When McAleer arrived in Chicago, he issued a statement to the press.  “Early in the season I was told by a New York man that Jake Stahl was planning to get the presidency of the club. I spoke to Stahl about the matter.  He denied the story and the matter was dropped.  I am certain there is nothing to it, for Mr. Stahl is well aware that it would be utterly impossible to beat me out for the presidency I hold.  You can say that Manager Stahl and I are in perfect accord and the best of friends.”

Two days later, Stahl was released from his managerial duties.  According to both men, Stahl had asked where he stood with the club and McAleer told him that if he wasn’t playing and only managing he was “of little use to the club” and that he wouldn’t be retained as manager after the season.  McAleer wasn’t fond of Stahl’s managerial abilities and ignored the fact that his manager had a seriously injured foot that required surgery which made him unable to play.  McAleer felt that Stahl, the non-playing skipper, was too expensive to keep around, so he told the press that he released Stahl “for the good of the club.”  Other reports stated that the shareholders wanted a playing manager and not one who called the shots from the bench.

Stahl was incensed, although he insisted he was satisfied with the decision, especially since he was going to be paid through the end of the season.  “McAleer didn’t want me, and I don’t propose to stay with any man that is not in full sympathy with me.  That is about all there is to it.”  Seven-year veteran catcher Bill Carrigan was named as Stahl’s successor.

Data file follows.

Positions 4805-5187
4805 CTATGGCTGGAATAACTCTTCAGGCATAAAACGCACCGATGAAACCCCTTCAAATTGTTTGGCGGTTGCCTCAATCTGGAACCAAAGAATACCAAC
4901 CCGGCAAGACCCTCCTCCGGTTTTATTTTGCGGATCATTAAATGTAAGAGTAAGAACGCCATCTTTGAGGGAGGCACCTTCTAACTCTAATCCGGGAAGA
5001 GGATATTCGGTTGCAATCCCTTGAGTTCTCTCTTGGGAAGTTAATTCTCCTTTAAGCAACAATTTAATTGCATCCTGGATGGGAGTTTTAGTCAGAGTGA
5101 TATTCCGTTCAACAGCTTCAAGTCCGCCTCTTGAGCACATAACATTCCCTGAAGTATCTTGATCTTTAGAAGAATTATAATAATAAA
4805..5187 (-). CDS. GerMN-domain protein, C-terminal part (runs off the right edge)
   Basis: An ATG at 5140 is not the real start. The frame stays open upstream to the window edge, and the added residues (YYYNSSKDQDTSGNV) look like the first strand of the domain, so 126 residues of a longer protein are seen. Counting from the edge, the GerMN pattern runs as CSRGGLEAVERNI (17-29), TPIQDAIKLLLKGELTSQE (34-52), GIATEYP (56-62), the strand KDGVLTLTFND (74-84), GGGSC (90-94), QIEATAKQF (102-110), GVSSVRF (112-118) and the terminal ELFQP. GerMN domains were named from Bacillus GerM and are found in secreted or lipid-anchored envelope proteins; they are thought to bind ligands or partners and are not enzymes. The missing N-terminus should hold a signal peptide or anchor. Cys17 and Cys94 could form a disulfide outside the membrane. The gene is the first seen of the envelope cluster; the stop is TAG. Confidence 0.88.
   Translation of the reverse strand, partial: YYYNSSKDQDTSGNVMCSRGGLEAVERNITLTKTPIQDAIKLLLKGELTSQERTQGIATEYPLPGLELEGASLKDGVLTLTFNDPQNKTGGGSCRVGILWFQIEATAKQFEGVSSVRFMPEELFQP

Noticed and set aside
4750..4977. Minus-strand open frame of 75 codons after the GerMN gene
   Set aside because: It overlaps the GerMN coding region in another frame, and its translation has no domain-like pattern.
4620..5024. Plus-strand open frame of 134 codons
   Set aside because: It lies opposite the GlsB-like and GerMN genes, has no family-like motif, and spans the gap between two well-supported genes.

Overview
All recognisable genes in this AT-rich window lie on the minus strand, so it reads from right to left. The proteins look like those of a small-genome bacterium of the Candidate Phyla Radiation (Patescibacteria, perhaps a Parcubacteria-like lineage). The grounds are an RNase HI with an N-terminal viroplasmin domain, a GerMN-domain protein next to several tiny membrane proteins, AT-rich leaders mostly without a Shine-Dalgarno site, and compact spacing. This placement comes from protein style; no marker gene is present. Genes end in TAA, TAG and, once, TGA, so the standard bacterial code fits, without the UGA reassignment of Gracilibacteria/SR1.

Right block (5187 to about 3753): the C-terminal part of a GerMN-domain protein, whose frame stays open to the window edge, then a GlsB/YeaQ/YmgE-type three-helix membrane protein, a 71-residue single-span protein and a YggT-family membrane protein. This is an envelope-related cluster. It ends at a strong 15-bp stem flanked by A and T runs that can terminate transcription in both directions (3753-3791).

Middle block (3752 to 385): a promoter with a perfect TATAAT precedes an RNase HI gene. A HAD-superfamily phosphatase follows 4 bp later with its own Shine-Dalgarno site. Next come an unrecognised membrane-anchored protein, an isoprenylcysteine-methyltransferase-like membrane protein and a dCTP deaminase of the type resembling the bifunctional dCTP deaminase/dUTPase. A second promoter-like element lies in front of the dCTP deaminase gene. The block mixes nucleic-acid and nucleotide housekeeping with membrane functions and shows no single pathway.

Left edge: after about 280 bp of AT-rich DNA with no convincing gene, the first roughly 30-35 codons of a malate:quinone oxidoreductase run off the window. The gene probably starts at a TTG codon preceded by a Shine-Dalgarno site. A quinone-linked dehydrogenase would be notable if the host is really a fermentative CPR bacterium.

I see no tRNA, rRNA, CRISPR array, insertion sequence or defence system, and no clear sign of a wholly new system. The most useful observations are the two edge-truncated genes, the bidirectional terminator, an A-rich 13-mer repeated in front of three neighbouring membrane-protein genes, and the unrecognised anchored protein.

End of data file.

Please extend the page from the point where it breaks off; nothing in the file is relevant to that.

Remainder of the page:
It didn’t take long for the backlash to hit the papers.  Johnson issued a statement in which he called McAleer’s decision “hasty, ill-advised, and unsportsmanlike” and wondered why the Sox magnate couldn’t wait until the end of the season to change managers.  “As it is, Stahl has been humiliated in his home city, and the American League has been placed in the unenviable position of dropping in mid-season a manager who won the World’s Championship last Fall.  Stahl was an honorable and competent manager and was highly esteemed in our league.”  McAleer immediately issued a rebuttal stating that Stahl “practically insisted on quitting then and there” when he was told a managerial change would be made during the offseason.  “When Pres Johnson sees me and gets the story straight he will change his opinion,” McAleer told Murnane.

A day later, Johnson was still waiting for an explanation, but McAleer claimed there was none to give.  Then he quashed rumors about a deal that would have sent Tris Speaker to Detroit for Ty Cobb.  Apparently McAleer was worried that Speaker would react unfavorably to Stahl’s removal and thought he might have to trade him, but Speaker insisted that Stahls’ release was none of his business and that he was playing for his salary and was satisfied with Boston.  Less than a week later, the Los Angeles Times reported that John I. and Charles Taylor were “after” McAleer and that they wanted to take full control of the team again.